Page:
Author + information
- Received October 16, 2017
- Revision received March 2, 2018
- Accepted March 8, 2018
- Published online May 2, 2018.
- aHeart Centre Academic Medical Center, Department of Clinical and Experimental Cardiology, Academic Medical Center, University of Amsterdam, Amsterdam, the Netherlands
- bPrincess Al-Jawhara Al-Brahim Centre of Excellence in Research of Hereditary Disorders, Jeddah, Kingdom of Saudi Arabia
- cDepartment of Medicine, Columbia University Irving Medical Centre, New York, New York
- ↵∗Address for correspondence:
Dr. Arthur A.M. Wilde, Department of Cardiology, Academic Medical Center, University of Amsterdam, Meibergdreef 9, 1105 AZ, Amsterdam, the Netherlands.
SCN5A gene encodes the pore-forming ion-conducting α-subunit of the cardiac sodium channel (Nav1.5), which is responsible for the initiation and propagation of action potentials and thereby determines cardiac excitability and conduction of electrical stimuli through the heart. The importance of Nav1.5 for normal cardiac electricity is reflected by various disease entities that can be caused by mutations in SCN5A. Gain-of-function mutations in SCN5A lead to more sodium influx into cardiomyocytes through aberrant channel gating and cause long QT syndrome, a primary electrical disease of the heart. Loss-of-function mutations in SCN5A lead to lower expression levels of SCN5A or production of defective Nav1.5 proteins and cause Brugada syndrome, an electrical disease with minor structural changes in the heart. In addition, both loss- and gain-of-function mutations may cause dilated cardiomyopathy, which is an arrhythmogenic disease with gross structural defects of the left ventricle (and sometimes both ventricles). Other SCN5A-related diseases are multifocal ectopic premature Purkinje-related complexes (gain-of-function mutations), isolated cardiac conduction defect (loss-of-function mutations), sick sinus syndrome (loss-of-function mutations), atrial fibrillation (loss-of-function or gain-of-function mutations), and overlap syndromes (mutations with both loss-of-function and gain-of-function effects). Growing insights into the role of SCN5A in health and disease has enabled clinicians to lay out gene-specific risk stratification schemes and mutation-specific diagnostic and therapeutic strategies in the management of patients with a SCN5A mutation. This review summarizes currently available knowledge about the pathophysiological mechanisms of SCN5A mutations and describes how this knowledge can be used to manage patients suffering from potentially lethal cardiac diseases.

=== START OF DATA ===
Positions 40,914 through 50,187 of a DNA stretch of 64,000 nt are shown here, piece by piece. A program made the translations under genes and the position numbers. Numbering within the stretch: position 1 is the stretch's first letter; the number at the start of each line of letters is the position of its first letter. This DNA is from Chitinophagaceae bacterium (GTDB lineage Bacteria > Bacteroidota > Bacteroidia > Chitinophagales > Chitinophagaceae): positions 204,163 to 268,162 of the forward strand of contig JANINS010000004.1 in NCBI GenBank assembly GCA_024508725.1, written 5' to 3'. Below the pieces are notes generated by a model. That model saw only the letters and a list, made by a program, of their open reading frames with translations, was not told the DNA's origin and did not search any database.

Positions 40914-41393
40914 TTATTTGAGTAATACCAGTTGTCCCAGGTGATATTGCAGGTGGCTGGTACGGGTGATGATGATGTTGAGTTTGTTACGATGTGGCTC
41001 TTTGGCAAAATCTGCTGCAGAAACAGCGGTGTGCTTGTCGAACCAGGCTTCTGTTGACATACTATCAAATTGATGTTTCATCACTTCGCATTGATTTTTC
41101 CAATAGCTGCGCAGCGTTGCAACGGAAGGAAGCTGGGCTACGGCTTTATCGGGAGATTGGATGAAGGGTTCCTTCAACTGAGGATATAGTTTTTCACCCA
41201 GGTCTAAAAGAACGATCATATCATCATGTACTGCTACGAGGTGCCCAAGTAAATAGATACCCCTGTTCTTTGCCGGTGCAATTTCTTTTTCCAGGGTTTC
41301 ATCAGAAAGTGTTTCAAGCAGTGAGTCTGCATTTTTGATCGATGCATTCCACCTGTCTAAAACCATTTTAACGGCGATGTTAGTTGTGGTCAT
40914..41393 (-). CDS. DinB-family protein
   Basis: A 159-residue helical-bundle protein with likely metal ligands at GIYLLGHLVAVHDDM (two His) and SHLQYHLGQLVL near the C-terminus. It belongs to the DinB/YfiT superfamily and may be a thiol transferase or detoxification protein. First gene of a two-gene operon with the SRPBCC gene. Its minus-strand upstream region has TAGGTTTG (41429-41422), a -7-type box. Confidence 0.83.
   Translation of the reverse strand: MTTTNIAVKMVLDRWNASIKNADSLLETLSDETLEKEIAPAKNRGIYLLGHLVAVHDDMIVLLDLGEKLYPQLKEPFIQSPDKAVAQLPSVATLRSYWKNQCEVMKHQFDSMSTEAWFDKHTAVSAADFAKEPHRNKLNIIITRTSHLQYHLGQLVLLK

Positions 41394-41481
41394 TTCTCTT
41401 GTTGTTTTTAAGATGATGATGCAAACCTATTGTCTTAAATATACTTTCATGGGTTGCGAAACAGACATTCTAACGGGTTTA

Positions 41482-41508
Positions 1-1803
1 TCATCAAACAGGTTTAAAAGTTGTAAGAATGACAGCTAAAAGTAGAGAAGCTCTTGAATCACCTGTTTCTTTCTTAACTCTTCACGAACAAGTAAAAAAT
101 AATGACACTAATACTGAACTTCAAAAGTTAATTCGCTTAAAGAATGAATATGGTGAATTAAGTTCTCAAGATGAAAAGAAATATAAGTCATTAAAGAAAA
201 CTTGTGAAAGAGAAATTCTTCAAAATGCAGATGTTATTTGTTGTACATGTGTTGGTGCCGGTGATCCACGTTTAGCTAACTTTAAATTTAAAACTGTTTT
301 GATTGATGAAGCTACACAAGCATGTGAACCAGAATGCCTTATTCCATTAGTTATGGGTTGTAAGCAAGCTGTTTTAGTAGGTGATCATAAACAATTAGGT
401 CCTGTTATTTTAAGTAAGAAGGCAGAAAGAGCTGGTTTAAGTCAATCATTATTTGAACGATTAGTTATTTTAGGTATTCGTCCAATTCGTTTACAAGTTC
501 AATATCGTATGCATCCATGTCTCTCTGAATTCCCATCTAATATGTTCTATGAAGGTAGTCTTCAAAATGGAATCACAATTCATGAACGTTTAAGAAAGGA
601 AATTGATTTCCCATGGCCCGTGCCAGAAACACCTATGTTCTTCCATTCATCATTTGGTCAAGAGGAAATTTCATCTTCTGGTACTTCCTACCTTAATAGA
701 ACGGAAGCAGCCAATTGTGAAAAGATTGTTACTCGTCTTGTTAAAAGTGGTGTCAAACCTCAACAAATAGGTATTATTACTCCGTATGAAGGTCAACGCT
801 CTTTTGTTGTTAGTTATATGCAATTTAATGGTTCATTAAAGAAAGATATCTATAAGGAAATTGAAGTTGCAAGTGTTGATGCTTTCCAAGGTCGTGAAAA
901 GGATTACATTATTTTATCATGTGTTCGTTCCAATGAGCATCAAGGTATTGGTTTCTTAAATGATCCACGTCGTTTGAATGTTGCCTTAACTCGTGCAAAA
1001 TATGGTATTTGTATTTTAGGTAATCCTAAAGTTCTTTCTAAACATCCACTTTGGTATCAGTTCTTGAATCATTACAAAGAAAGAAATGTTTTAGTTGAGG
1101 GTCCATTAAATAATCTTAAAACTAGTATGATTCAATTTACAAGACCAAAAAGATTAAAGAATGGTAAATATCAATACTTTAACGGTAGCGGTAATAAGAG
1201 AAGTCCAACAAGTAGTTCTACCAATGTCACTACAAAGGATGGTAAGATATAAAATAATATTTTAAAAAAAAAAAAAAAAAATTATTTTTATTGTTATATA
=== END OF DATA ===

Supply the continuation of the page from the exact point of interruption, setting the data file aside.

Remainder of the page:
Supported by the Netherlands CardioVascular Research Initiative, the Dutch Heart Foundation, Dutch Federation of University Medical Centres, the Netherlands Organisation for Health Research and Development, and the Royal Netherlands Academy of Sciences (PREDICT; to A.A.M.W. and A.S.A.). Dr. Wilde has served on the scientific advisory board of LilaNova. Dr. Amin has reported that he has no relationships relevant to the contents of this paper to disclose. The funding sources had no role in the preparation of the manuscript and in the decision to submit the manuscript for publication. The authors are members of the European Reference Network for rare, low prevalence, and complex diseases of the heart (Expertise Reference Network GUARD-Heart).
All authors attest they are in compliance with human studies committees and animal welfare regulations of the authors’ institutions and Food and Drug Administration guidelines, including patient consent where appropriate. For more information, visit the JACC: Clinical Electrophysiology author instructions page.
- Received October 16, 2017.
- Revision received March 2, 2018.
- Accepted March 8, 2018.
- 2018 American College of Cardiology Foundation
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